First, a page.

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Childhood Obesity and Corporate Accountability

September 15, 2010

Table of junk food

Nobody wants to see the U.S. or any other country turn into a nation of blimps. Everyone agrees on that. But when it comes to the means of achieving a reversal of the childhood obesity epidemic trend, people start to have different ideas, and there is ambivalence.

BNET’s Melanie Warner regards Childhood Obesity Awareness Month with mixed emotions. It worries her that McDonald’s jumped right on board, and so did the American Beverage Association (ABA). If they like something, can it be good? Or is it just the latest in a long succession of marketing ploys?

Yes, we want corporations to step up to the plate, admit a share of responsibility for childhood obesity, and do something about it. But, as Warner puts it,

We’ve now gotten to the point where childhood obesity is no longer primarily a national health issue or a public policy conundrum — it’s a juicy marketing opportunity.

Giant corporations and associations are proven masters at turning everything into a juicy marketing opportunity. Look what they’ve done with breast cancer. And is a lot of this “awareness” cynical and self-promotional? Of course it is.

Warner isn’t quite so unkind, but a real curmudgeon could see bottomless hypocrisy in such behavior. A true doubter might say that when a food company shows up, crying “End childhood obesity!,” it’s pretty much like an arsonist volunteering to help put out the fire that he or she started. The pyromaniac gets in on all the excitement and shares the glory, but the building is still ablaze. We see it in murder cases, too, when the killer inserts himself into the investigation. For a sociopath, this provides a special kind of thrill.

Warner is not impressed with the ABA’s efforts. And McDonald’s? Don’t get her started! Why does a coalition of food companies rush forward to make ridiculous promises? Here’s an example. Really, can such a broad claim as this be anything but facetious? Warner says,

They’ve announced plans to collectively cut 1.5 trillion calories from their products…

Dr. Pretlow has written about other apparent conflicts of interest. When the high fructose corn syrup industry sponsors a meeting of the scientific Obesity Society, somehow that just doesn’t set right with him. The childhood obesity struggle includes some strange bedfellows. The Obesity Society’s president-elect didn’t get to be president because of his relationship with the fast-food industry.  Dr. Pretlow also mentions other ways in which things seem to be working at cross-purposes, like the number of obese physicians.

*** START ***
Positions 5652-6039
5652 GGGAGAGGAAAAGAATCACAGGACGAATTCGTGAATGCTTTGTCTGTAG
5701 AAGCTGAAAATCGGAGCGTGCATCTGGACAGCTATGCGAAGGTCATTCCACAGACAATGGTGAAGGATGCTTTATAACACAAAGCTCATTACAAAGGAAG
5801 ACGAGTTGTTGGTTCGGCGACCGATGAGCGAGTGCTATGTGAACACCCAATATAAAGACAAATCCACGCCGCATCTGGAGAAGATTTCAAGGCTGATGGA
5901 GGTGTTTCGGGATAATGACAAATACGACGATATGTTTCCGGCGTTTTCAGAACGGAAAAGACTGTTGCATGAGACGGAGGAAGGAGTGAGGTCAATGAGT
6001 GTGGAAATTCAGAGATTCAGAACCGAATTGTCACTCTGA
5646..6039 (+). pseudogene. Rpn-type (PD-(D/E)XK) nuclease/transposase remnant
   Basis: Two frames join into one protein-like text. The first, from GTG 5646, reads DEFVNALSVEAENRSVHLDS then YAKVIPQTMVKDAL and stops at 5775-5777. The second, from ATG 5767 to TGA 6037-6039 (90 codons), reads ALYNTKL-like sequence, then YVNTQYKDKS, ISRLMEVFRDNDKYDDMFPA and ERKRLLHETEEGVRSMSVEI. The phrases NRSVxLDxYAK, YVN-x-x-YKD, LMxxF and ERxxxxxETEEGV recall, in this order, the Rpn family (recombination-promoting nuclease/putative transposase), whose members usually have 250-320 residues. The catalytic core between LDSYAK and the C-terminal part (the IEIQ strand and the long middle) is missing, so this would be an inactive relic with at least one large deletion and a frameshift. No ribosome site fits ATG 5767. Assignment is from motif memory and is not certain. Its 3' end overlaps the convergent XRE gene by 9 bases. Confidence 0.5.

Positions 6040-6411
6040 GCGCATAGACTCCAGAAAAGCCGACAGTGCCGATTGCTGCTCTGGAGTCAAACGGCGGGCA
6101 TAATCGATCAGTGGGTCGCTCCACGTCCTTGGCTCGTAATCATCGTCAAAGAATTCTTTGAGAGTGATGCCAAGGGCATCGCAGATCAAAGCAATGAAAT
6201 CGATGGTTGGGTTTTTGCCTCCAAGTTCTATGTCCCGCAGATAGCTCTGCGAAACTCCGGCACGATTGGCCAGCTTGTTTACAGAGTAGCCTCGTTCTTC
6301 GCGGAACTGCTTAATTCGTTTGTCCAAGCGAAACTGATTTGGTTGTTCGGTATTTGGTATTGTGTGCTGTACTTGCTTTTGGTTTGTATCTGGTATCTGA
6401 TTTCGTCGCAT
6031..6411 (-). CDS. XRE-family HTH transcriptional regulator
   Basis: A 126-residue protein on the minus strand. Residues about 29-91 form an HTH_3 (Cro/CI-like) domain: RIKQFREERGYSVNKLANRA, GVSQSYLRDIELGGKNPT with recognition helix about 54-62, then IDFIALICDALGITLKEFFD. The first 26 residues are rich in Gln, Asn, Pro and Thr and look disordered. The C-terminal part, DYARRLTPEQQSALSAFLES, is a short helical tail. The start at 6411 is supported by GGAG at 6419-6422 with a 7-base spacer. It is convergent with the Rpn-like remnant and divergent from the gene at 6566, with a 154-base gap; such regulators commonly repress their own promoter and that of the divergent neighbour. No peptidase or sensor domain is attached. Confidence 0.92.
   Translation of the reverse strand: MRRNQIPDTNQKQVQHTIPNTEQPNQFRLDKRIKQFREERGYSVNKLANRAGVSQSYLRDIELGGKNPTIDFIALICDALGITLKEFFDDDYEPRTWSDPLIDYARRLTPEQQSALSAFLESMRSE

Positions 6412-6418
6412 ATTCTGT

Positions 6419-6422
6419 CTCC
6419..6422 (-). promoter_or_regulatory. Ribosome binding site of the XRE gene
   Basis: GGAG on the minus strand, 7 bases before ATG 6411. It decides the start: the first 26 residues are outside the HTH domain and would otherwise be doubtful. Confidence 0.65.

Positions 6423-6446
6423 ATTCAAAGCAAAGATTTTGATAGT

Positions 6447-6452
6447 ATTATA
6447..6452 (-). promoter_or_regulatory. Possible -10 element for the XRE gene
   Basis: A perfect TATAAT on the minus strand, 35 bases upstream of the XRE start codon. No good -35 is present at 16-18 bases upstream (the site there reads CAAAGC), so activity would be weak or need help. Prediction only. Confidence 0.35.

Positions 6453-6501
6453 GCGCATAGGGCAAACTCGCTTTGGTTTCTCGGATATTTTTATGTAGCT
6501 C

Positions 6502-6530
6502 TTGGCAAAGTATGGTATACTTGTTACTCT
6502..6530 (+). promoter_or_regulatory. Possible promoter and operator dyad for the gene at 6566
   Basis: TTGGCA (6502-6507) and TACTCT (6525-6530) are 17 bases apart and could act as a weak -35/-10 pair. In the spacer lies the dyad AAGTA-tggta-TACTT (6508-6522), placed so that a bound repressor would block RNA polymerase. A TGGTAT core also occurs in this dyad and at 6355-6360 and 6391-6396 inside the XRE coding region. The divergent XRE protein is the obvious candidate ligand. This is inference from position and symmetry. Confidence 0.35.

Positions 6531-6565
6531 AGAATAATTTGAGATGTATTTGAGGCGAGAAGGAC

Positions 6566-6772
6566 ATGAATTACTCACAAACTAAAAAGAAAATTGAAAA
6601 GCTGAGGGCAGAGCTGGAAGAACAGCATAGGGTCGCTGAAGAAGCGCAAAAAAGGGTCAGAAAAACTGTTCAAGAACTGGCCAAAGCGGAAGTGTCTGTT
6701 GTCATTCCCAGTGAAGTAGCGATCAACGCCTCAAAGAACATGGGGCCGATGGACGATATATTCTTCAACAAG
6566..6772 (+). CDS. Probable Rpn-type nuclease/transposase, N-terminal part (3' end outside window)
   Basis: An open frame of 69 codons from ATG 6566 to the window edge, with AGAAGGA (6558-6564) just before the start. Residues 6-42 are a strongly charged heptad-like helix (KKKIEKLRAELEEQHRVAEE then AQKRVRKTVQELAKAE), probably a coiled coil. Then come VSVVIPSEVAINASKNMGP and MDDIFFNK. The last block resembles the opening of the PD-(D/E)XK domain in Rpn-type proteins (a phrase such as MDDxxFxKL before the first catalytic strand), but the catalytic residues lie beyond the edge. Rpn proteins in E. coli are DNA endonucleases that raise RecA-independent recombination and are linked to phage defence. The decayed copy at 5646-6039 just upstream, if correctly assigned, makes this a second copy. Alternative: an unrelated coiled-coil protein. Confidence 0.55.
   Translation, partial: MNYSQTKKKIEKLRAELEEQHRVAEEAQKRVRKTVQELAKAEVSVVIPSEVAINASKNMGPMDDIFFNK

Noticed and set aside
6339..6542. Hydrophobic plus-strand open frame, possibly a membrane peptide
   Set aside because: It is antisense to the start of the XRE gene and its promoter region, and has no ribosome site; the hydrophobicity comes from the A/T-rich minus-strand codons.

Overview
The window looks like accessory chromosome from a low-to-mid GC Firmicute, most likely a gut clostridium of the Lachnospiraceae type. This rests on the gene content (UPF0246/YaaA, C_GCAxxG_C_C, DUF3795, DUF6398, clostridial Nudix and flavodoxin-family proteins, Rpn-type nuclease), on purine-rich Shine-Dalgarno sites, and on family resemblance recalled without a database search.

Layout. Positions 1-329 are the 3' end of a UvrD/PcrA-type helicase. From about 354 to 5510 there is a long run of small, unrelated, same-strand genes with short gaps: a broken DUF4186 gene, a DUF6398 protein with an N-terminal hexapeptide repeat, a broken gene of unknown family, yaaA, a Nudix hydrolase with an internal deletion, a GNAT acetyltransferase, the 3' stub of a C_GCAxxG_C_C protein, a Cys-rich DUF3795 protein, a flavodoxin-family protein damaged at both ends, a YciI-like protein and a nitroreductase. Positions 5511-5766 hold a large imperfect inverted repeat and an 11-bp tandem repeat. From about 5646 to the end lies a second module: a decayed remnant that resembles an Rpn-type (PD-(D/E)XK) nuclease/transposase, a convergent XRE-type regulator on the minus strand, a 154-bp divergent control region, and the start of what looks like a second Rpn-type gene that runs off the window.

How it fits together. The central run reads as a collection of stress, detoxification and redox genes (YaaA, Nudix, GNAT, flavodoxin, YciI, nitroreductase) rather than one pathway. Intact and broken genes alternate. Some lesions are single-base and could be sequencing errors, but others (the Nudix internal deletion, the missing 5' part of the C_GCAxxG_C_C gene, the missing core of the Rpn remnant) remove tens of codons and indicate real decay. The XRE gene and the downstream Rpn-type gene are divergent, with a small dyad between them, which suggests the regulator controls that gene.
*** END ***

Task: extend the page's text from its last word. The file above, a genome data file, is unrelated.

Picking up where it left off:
In a recent Los Angeles Times opinion piece, Michael McGough pointed out another kind of interest conflict. Awareness is now high about childhood obesity, and also about the ubiquitous problem of bullying. Fat kids get bullied more than anybody. Increased awareness of the childhood obesity epidemic gives bullies license (in their minds, anyway) to pick on fat kids even more. So we seem to have two major “awareness” initiatives in a head-on collision.

Dr Pretlow Gets Around:

At Live Lighter, Stephanie Miller presents a thorough review of Dr. Pretlow’s book, Overweight: What Kids Say.

Amy Roskelley, mother of three, and a Health Education graduate who loves food, is the author of the Super Healthy Kids blog. In another review of Overweight: What Kids Say, Amy writes,

Reading through their stories is literally heartbreaking! The pain that these kids are going through makes me so sad! Some of them feel so hopeless.

Your responses and feedback are welcome!

Source: “Childhood Obesity: The Food Industry’s Newest Marketing Ploy,” BNET, 09/09/10
Source: “Bullying in a good cause?,” Opinion LA, 05/03/10
Image by xand83, used under its Creative Commons license.

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